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Build Your Career Get the Job

Want to Join the Gig Economy? 15 Companies Hiring Freelancers

Want to Join the Gig Economy? 15 Companies Hiring Freelancers
Credit: LOFTFLOW/Shutterstock

The way people work has been changing. No longer is it commonplace for a worker to spend their entire career at one company. In some cases, even working a single full time job at all is a thing of the past. Many workers have eschewed the structural limitations of the 9-to-5 and the physical office in favor of becoming independent contractors; freelancers; in short, by becoming entrepreneurs. While the flexibility and autonomy is enticing, being a freelancer means hard work, networking to land good gigs, and producing great work to boost your reputation. Here's a look at the lay of the freelancing land and some advice on how to succeed out on your own.

According to a study by Upwork and Freelancers Union, 60 percent of freelancers in the U.S. started freelancing by choice versus necessity, and 67 percent of freelancers agree that more people are choosing to work independently today compared to three years ago. [See Related Story: The Gig Economy's Growing Influence on the American Workforce]

Freelancing offers freedom and flexibility, and many workers are opting for this lifestyle over traditional, full-time opportunities. For instance, Nick DiUlio, a freelance journalist and adjunct professor of journalism at Rowan University in New Jersey, had been freelancing in his spare time and assumed it would be a stopgap between full-time gigs.

"It started as a way to get out of a toxic workplace where I was unhappy," DiUlio told Business News Daily. "I loved the flexibility and variety. After a year, I couldn't imagine myself doing anything else." [See Related Story: Want to Be a Full-Time Freelancer? What You Need to Know]

Whatever your skill set, it's important to recognize market demand to keep your freelance business running. According to a study performed by FlexJobs, these are the top 15 companies for hiring freelancers so far this year.

DiUlio advises having a well-thought-out plan and doing your research before you begin looking for freelance work.

"You need to know and approach [freelancing] with an economic plan," DiUlio said. "Web-based writing is a little easier, because the payment turnaround is quicker, as opposed to print which could have 30-, 60- or 90-day turnarounds."

Knowing payment structure, how much you'll get paid and when is invaluable information for your freelancing career, he added.

Most importantly, think of yourself as a business of one, said Ryan Johnson, director of categories at Upwork.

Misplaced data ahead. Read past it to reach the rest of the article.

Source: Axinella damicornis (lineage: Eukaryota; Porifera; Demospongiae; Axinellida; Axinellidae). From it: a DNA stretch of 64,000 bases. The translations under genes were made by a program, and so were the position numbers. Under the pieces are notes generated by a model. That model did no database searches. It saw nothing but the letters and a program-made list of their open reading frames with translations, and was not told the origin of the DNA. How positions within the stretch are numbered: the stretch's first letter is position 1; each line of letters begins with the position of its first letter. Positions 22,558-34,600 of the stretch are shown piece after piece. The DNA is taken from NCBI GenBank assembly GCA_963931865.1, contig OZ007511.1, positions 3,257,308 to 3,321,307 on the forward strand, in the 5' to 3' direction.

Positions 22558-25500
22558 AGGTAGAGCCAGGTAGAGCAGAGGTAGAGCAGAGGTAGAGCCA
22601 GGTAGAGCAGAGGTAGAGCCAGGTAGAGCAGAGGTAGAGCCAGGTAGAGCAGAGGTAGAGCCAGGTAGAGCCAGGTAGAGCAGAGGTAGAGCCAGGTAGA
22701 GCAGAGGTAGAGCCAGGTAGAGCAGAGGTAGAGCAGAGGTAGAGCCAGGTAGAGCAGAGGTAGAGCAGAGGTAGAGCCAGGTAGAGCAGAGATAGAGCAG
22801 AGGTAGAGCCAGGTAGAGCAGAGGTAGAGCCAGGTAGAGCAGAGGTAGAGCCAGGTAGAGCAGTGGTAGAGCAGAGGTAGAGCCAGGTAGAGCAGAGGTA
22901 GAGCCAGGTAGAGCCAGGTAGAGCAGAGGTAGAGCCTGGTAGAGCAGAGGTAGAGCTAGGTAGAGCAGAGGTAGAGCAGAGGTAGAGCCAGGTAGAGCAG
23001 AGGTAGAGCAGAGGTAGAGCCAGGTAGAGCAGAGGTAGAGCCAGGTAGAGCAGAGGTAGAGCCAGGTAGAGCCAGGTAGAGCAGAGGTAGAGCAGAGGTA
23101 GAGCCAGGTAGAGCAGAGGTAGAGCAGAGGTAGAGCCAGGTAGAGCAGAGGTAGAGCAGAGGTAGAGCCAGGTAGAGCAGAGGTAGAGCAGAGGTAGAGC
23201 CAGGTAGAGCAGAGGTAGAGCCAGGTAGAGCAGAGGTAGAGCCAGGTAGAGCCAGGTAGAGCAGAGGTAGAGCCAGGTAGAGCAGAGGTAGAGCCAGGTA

"Budget time to build your personal brand and market yourself," Johnson said. "In addition, allocate some of your time to refreshing your existing skills and adding new ones. Businesses are increasingly turning to freelance marketplaces to access skills that an in-house team doesn't have. Keeping yourself up-to-date with new and emerging trends will make you more desirable."

It's important to remember to keep in touch with your contacts, and to make new ones, said Michael Parker, vice president of collaboration at join.me. Networking is especially important for freelancers, to help get new client leads.

"Attend industry events you're interested in," Parker said. "Go to other events to network with prospective clients and sources."

The best way to start once you're ready? Just do it.

"Once you set up [an online] profile and land your first project, you'll be able to showcase your work, receive client reviews and start building your online reputation," Johnson said. "You should view your profile as a more innovative, better version of a résumé, since it provides proof of your work."

Whether you make a career out of freelancing or use it as a part-time platform, acknowledge your worth and don't work for free, DiUlio said.

"[For] your work, whatever that may be, you deserve to be paid," he said.  

Additional reporting by Adam C. Uzialko.

Shannon Gausepohl

Shannon Gausepohl graduated from Rowan University in 2012 with a degree in journalism. She has worked at a newspaper and in the public relations field, and is currently a staff writer at Business News Daily. Shannon is a zealous bookworm, has her blue belt in Brazilian jiu jitsu, and loves her Blue Heeler mix, Tucker.